Pulau Talang Besar and Pulau Talang Kecil are located 30 minutes offshore from Sematan in Southwest Sarawak. These tiny islands serve as sanctuaries for Green and Hawksbill Turtles. Over 90% of turtle landings are from Green Turtles. The islands are Sarawak’s most important turtle conservation site and are part of the Talang Satang National Park.
Talang-Satang was gazetted in 1999 and covers an area of 19,414 hectares. It was Sarawak’s first marine park and includes the waters surrounding the two Talang Talang Islands and the two Satang Islands (Pulau Satang Besar and Pulau Satang Kecil, located off Damai Beach).
Owing to their small size and fragile environment, the Talang Talang Islands have not been developed for tourism. Instead the government’s emphasis has been on turtle conservation.
Sarawak is a pioneer of turtle conservation with Talang Talang being the first site in the world to be the focus of turtle research and management activities. The now common turtle conservation strategies of tagging adult turtles and relocating eggs to hatcheries were first tried out on the tiny islands of Talang Talang.
Conservation work on the Talang Talang Islands began in the 1940’s when the Sarawak Museum started a long-term research project. Data on turtle landings and nests at Talang Talang dates back to 1946. Conservation efforts were accelerated in the 1950’s when turtle eggs were collected from various sites and transferred to a natural beach hatchery on Pulau Talang Besar.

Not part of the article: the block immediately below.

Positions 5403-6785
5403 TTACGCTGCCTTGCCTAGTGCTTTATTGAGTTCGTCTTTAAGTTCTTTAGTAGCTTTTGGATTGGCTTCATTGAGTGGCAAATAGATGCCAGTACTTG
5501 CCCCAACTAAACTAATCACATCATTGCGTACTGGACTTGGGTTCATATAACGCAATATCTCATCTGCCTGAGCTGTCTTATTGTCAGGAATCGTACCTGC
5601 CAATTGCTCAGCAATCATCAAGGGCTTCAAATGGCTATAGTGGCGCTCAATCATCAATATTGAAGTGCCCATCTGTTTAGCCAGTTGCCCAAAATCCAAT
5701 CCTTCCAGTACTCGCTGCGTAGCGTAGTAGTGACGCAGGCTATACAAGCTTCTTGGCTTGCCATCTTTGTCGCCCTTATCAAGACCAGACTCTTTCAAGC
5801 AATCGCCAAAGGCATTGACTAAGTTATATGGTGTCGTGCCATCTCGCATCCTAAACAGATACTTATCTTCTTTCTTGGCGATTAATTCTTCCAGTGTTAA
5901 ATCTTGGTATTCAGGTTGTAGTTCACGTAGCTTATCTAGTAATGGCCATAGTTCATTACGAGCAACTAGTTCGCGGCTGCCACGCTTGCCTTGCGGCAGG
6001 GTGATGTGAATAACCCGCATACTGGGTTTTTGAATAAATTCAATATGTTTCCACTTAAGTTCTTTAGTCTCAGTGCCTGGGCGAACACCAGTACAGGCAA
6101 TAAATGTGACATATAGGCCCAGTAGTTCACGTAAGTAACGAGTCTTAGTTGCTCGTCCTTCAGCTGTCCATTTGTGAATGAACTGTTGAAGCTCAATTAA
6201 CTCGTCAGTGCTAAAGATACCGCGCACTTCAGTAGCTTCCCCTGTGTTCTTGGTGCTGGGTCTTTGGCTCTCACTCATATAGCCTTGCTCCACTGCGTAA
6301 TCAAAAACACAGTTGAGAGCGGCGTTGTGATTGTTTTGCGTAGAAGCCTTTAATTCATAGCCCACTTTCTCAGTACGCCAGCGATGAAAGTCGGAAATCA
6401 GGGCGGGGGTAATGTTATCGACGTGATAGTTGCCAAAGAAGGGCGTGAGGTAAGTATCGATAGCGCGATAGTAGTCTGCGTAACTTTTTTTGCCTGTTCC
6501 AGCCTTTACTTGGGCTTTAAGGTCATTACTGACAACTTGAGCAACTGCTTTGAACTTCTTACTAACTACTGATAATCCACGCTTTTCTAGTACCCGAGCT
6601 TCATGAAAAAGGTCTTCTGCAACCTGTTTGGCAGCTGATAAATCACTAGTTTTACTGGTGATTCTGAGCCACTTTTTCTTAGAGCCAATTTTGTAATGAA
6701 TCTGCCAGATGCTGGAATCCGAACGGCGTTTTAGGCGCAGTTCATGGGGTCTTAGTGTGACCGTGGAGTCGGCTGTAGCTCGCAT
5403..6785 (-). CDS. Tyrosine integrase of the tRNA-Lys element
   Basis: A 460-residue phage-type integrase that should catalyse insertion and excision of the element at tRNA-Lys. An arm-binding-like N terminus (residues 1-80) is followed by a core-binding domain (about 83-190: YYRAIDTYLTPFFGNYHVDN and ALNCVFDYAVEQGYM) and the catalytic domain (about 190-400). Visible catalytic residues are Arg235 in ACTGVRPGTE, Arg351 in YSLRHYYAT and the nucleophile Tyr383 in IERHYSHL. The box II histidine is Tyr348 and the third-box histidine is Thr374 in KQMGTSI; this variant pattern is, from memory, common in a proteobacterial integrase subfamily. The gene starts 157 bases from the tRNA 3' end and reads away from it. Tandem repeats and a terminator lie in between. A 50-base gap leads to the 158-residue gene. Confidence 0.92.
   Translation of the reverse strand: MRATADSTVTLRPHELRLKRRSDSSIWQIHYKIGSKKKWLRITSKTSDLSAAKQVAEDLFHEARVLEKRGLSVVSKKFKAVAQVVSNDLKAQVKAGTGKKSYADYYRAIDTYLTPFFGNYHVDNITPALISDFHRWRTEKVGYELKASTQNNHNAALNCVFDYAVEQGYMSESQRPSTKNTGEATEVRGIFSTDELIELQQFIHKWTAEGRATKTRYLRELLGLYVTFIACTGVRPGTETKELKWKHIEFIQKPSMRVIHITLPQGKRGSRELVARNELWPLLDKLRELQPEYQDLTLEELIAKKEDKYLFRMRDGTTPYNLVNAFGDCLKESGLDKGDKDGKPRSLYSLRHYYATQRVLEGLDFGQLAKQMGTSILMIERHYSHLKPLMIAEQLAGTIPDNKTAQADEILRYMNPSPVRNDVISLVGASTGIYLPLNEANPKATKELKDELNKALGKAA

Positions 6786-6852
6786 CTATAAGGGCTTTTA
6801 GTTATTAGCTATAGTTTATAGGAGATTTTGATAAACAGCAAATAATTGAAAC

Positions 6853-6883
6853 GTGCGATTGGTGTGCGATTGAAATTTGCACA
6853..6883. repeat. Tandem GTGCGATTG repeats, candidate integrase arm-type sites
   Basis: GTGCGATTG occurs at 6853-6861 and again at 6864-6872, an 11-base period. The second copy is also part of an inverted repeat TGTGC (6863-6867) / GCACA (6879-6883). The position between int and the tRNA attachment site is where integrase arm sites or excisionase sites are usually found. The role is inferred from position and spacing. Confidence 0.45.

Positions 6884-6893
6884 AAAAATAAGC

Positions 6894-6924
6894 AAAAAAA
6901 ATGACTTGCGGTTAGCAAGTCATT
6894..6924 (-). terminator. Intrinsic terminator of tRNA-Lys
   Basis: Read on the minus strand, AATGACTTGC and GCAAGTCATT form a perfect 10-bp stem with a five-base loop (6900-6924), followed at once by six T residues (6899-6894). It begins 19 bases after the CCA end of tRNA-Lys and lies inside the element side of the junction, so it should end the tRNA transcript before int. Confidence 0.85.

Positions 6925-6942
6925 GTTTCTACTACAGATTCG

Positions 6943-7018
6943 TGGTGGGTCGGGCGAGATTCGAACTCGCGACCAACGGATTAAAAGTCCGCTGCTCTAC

In 1953 a new method of tagging marine turtles was pioneered in the Talang Talang Islands when American zoologist John R. Hendrickson came up with the idea of using self-piercing, self clinching cow ear tags. Prior to this it was common for researchers to drill a hole in the turtle and attach a tag with wire. These tags were not very durable and often subject to corrosion. Hendrickson ordered a batch of custom made cow ear tags from a supplier in Kentucky. He then set about tagging as many turtles as possible with the new tags attached to the turtle’s foreflipper. Tom Harrisson, the head of the Sarawak Museum, was skeptical of the new approach. In 1956 the first flipper-tagged green turtle landed on Talang Besar to the amazement of Tom Harrison and his wife Barbara who happened to be staying on the island.
Conservation work continues today. Park rangers monitor the beaches, record turtle landings, nests, number of eggs and hatchlings. There are turtle hatcheries on both of the islands. The largest hatchery is on Pulau Talang Besar.
Whilst turtles land on the island’s beaches throughout the year, the main turtle nesting season is from April to October. June, July and August are the busiest months with 10-20 turtle landings per night. 2,000-2,500 nests and 150,000-200,000 eggs are recorded on Pulau Talang Besar each year. On average 65% of eggs hatch.
A turtle volunteer programme on Pulau Talang Besar offers visitors the chance to participate in Sarawak’s turtle conservation efforts.